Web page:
UX Designer vs. Product Designer: How the Roles Differ

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What is the difference between the two? In our opinion, many of the skills required for these two disciplines have a lot of overlap, except for a few very key differences.

In this article, we will compare a UX designer to a product designer and explain to you the differences in terms of the responsibilities and the questions that both of these roles address.

What is UX Design?

User Experience (UX) encompasses every interaction a user has with a product or service. UX design considers every single element that shapes that experience; how it feels to the user, and how easy it is for the user to complete their desired tasks. This can be anything from how a physical product feels in your hand to how easy the checkout process is when purchasing online. The goal of UX design is to create simple, efficient, relevant, and thoroughly pleasurable experiences for the user.

What is UX Design?

The question of what UX Design is and how a good user experience stands out can be easily answered; UX Design determines how easy or difficult it is to interact with user interface elements.

UX designers combine market research, product development, strategy, and design to create frictionless user experiences for products, services, and processes. They build a bridge to the customer and help the business better understand – and meet – their needs and expectations.

There are numerous examples of failed UX design. Good user experience is characterized by being unobtrusive. The more sophisticated the UX, the less it is noticed by the general public.

The commercial success of digital products depends to a large extent on a solid UX strategy, so the importance of UX design should by no means be underestimated.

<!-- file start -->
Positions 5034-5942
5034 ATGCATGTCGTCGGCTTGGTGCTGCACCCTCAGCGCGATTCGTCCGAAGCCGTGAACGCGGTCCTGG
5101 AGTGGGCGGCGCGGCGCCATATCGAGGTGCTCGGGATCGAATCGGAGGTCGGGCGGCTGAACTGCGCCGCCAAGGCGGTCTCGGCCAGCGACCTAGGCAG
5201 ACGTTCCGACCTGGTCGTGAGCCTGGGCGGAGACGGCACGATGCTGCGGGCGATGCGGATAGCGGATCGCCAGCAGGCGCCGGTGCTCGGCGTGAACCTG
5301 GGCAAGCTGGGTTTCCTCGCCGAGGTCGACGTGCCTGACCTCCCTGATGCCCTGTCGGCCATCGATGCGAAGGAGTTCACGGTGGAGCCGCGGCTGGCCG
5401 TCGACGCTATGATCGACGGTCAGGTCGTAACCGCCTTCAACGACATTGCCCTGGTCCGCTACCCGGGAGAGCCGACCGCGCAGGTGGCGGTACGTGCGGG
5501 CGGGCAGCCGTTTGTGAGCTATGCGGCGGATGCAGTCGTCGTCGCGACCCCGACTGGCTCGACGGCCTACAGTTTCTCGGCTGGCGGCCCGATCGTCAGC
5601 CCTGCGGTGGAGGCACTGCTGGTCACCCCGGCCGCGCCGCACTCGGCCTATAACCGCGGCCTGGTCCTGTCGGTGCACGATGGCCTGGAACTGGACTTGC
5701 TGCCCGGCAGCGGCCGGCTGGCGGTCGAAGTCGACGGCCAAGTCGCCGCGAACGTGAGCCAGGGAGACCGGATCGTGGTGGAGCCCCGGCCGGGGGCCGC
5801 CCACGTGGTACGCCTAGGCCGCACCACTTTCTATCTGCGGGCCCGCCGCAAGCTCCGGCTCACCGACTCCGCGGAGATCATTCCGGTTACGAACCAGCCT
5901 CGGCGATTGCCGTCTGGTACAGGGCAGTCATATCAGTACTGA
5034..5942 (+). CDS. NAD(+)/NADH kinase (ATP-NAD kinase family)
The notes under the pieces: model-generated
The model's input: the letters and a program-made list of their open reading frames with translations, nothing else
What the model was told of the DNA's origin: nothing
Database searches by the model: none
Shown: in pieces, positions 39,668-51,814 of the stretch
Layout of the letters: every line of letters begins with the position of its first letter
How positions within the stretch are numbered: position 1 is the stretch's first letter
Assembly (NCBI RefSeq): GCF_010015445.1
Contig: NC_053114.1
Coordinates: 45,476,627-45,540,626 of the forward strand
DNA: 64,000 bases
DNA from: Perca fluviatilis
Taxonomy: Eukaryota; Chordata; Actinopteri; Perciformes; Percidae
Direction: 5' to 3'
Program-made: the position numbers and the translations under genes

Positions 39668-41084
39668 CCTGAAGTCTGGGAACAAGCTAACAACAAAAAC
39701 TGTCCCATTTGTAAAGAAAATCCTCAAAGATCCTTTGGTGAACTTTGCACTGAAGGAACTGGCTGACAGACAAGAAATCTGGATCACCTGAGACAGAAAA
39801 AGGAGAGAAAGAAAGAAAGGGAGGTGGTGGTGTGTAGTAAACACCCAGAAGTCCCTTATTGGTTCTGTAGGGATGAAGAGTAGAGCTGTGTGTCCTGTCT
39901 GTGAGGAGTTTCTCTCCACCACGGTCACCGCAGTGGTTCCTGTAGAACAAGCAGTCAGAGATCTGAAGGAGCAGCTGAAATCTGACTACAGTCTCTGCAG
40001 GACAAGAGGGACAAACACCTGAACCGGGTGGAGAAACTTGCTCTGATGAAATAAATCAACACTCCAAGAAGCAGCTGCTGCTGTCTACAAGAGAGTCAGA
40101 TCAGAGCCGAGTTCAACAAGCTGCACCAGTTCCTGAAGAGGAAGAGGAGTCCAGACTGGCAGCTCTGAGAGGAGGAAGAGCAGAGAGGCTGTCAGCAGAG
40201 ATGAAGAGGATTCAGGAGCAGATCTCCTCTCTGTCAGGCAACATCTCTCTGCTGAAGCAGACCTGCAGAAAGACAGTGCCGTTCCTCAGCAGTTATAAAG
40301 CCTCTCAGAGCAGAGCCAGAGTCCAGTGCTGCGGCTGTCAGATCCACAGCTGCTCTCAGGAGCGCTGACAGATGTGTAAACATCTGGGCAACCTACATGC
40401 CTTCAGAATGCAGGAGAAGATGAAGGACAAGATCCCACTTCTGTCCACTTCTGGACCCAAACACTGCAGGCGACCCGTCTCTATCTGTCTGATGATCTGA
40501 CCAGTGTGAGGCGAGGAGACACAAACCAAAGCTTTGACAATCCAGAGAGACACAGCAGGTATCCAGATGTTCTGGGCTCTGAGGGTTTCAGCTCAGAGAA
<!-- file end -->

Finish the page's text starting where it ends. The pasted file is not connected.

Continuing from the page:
What is Product Design?

Since product design is derived from industrial design, product design has existed for quite a while longer than UX design. Still, the anatomy of a product designer remains difficult to grasp for many – sometimes even for product designers themselves. That’s why we want to clear up the question, “What is product design?”

What is Product Design?

Product design is concerned with the design of serial and/or industrial products and this is why people sometimes call them industrial designers. In general, product design distinguishes between two areas of work: The design of consumer goods and the design of capital goods. Due to this division of labor, the product designer often works in an interdisciplinary team.

For the most part, the role of a product designer is quite flexible and can be compared to that of a full-stack designer; a multidisciplinary ” jack-of-all-trades” who does UX, UI, project management, coding, and (maybe most importantly) problem-solving. In short, a product designer designs solutions to the problems that may arise during the creation process.

To solve these problems, product designers follow the approach of assembling teams to facilitate solutions, produce wireframes, create multiple test plans, and go through rounds of A/B testing. A product designer will also support developers during the launch process and work with marketing teams to ensure synergy between the brand and the product. 

In a nutshell, the question “What is product design?” can be answered by saying that product designers are guardians of the product. They make sure it is the most relevant, cost-effective, and functional product possible, and that all stakeholders are satisfied.

What is the difference between UX Design and Product Design?

Despite having several similarities, comparing these two reveals some differences in terms of their professions. One of the best ways to understand the difference between the two can be seen in the questions they may ask. Whereas a UX designer may ask, “Is this product easy to use?” a product designer may ask, “Does this product actually make sense in the current economy?” Likewise, a UX designer could ask, “How do I make my design user-friendly?” whereas a product designer may ask, “How do I make my design cost-effective?” The general attitude is that compared to UX designers, product designers have a wider range of skills and a wider range of responsibilities within the project which is reflected in the product designer vs UX designer salary. Product designers often get paid more due to higher demand because of their skills. According to Glassdoor, the average product designer salary on average in Germany is slightly higher at €51,168, compared to the average UX designer salary which is €50,076.